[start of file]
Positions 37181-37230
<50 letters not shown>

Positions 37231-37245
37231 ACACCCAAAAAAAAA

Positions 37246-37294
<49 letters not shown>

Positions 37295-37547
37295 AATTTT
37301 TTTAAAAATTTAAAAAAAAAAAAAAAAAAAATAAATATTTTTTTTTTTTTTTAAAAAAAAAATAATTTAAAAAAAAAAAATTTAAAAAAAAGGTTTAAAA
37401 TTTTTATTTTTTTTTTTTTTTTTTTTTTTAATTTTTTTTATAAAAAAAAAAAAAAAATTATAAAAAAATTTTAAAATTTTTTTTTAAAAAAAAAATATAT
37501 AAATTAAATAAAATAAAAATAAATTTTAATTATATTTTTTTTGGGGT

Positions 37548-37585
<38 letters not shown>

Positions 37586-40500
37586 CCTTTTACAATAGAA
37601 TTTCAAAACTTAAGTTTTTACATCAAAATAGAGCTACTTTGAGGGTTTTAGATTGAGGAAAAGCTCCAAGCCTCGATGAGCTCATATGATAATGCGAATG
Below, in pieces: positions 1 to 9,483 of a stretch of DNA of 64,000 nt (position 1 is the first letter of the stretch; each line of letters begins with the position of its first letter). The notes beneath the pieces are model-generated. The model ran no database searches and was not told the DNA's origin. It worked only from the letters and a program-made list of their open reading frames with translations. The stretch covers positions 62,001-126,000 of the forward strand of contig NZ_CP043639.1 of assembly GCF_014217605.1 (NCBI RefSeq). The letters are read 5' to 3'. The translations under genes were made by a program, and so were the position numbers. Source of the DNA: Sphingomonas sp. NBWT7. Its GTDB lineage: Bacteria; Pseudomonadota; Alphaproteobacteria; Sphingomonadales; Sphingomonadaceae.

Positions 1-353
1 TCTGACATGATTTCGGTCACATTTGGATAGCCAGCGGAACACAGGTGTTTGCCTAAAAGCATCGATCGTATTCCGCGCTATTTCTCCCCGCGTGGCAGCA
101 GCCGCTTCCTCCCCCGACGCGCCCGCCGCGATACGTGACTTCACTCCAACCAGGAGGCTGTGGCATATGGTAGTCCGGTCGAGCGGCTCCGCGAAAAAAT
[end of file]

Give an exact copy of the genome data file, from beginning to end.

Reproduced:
Positions 37181-37230
<50 letters not shown>

Positions 37231-37245
37231 ACACCCAAAAAAAAA

Positions 37246-37294
<49 letters not shown>

Positions 37295-37547
37295 AATTTT
37301 TTTAAAAATTTAAAAAAAAAAAAAAAAAAAATAAATATTTTTTTTTTTTTTTAAAAAAAAAATAATTTAAAAAAAAAAAATTTAAAAAAAAGGTTTAAAA
37401 TTTTTATTTTTTTTTTTTTTTTTTTTTTTAATTTTTTTTATAAAAAAAAAAAAAAAATTATAAAAAAATTTTAAAATTTTTTTTTAAAAAAAAAATATAT
37501 AAATTAAATAAAATAAAAATAAATTTTAATTATATTTTTTTTGGGGT

Positions 37548-37585
<38 letters not shown>

Positions 37586-40500
37586 CCTTTTACAATAGAA
37601 TTTCAAAACTTAAGTTTTTACATCAAAATAGAGCTACTTTGAGGGTTTTAGATTGAGGAAAAGCTCCAAGCCTCGATGAGCTCATATGATAATGCGAATG
Below, in pieces: positions 1 to 9,483 of a stretch of DNA of 64,000 nt (position 1 is the first letter of the stretch; each line of letters begins with the position of its first letter). The notes beneath the pieces are model-generated. The model ran no database searches and was not told the DNA's origin. It worked only from the letters and a program-made list of their open reading frames with translations. The stretch covers positions 62,001-126,000 of the forward strand of contig NZ_CP043639.1 of assembly GCF_014217605.1 (NCBI RefSeq). The letters are read 5' to 3'. The translations under genes were made by a program, and so were the position numbers. Source of the DNA: Sphingomonas sp. NBWT7. Its GTDB lineage: Bacteria; Pseudomonadota; Alphaproteobacteria; Sphingomonadales; Sphingomonadaceae.

Positions 1-353
1 TCTGACATGATTTCGGTCACATTTGGATAGCCAGCGGAACACAGGTGTTTGCCTAAAAGCATCGATCGTATTCCGCGCTATTTCTCCCCGCGTGGCAGCA
101 GCCGCTTCCTCCCCCGACGCGCCCGCCGCGATACGTGACTTCACTCCAACCAGGAGGCTGTGGCATATGGTAGTCCGGTCGAGCGGCTCCGCGAAAAAAT